First, the researchers made a nanodevice with two slots that could accommodate so-called "DNA cassettes" in a programmable way. The DNA cassettes themselves have free ends that can only bond with complementary DNA. Each of the DNA cassettes has an 'A' end (that can only bond with other A-type molecules) and a 'B' end (I'm simplifying this greatly; 'A' has nothing to do with adenine). The cassettes can be inserted into the two slots with either the 'A' end up or the 'B' end up. So this means there are a total of four states for the device: (1) first slot: A up, B down; second slot: A up, B down; (2) first slot: A down, B up; second slot: A up, B down, etc. The researchers were then able to take four target molecules (one for each of the four programmable states) and show that they bonded to their complementary state. Further, by developing an error-correcting scheme, they were able to get the fidelity of the bonding to 'apparently flawless' levels (quoting FTA, more on this in a sec).

    A little more explanation is in order. All of the target molecules have an 'A' and 'B' marker on both ends of their strand. Now, say for example the nanodevice is in state 2: 1A down, 1B up, 2A up, 2B down. The complementary molecule to bind this state would have four markers with 'A' oriented downward and 'B' oriented upward on one end of the strand, and 'A' orented upward and 'B' oriented downward on the other end of the strand. The problem with this is that other target molecules which aren't complementary can still bind. For example, the target for the 1A up, 1B down, 2A down, 2B up would fit equally well into this binding pocket upside down. Also, any of the target molecules can bind with half of the binding pocket, leaving the non-complementary end either dangling or only loosely bound. The researchers get around these two problems using their error-correction scheme. It turns out that the correct target molecules bind more tightly to their complements than the incorrect ones. By heating the devices slightly, the researchers can dissociate the incorrect binding while keeping the correct binding intact. This is, I believe, what was meant by the phrase '100% accuracy.' So, in short, it's still exciting research, at least from my point of view, but no one's moving individual atoms with 100% accuracy or any of the hyper-exaggerated nonsense that I've been reading here.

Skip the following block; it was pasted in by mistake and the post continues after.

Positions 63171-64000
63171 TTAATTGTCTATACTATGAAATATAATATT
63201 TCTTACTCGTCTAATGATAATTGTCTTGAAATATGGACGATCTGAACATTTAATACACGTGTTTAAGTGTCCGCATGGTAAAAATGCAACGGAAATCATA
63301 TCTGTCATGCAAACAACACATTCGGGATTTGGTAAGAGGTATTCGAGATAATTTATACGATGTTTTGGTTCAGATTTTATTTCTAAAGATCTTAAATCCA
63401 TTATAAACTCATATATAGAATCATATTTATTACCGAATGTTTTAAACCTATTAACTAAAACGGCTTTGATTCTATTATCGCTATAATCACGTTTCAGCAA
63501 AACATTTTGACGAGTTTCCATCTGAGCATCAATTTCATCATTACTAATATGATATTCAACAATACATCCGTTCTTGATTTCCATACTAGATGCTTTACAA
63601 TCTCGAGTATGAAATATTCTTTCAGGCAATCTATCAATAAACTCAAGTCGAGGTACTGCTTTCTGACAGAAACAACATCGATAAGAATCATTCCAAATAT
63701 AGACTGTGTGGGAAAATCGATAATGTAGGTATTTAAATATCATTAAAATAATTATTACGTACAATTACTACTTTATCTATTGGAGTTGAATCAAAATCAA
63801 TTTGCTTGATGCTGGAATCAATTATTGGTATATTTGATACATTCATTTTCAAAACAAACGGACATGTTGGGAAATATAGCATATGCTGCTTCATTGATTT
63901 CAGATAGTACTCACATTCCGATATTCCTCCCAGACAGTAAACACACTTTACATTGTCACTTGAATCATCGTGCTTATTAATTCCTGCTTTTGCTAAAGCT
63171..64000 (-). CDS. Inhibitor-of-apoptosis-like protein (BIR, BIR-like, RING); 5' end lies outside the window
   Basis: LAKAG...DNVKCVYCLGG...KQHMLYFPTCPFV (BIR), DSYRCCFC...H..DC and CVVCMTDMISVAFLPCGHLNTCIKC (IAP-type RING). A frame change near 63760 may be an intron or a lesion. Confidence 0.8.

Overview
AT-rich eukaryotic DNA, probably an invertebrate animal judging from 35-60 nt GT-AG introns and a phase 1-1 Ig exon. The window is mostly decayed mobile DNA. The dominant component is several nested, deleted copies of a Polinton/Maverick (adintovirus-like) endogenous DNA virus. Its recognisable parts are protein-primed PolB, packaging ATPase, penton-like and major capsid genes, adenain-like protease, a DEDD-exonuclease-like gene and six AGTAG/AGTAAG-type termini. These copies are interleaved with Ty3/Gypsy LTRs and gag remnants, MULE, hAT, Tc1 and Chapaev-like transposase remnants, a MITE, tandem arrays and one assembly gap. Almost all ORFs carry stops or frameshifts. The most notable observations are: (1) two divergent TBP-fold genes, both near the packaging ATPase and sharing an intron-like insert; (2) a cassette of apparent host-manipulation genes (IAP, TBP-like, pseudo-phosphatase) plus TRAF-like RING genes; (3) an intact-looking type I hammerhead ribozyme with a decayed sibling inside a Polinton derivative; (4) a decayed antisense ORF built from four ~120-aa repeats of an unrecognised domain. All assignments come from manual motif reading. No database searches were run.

• I Don't Believe It (Score:3, Interesting)

    by Doc Ruby (173196) on Monday January 18, 2010 @11:36PM (#30815834) Homepage Journal

    I don't believe that there's such a thing as "100%" of anything happening at atomic scale. "100%" is what "99.9999999999999%" looks like when things are big enough that you have to drop the precision due to statistical balancing.

We warn the reader in advance that the proof presented here depends on a clever but highly unmotivated trick. -- Howard Anton, "Elementary Linear Algebra"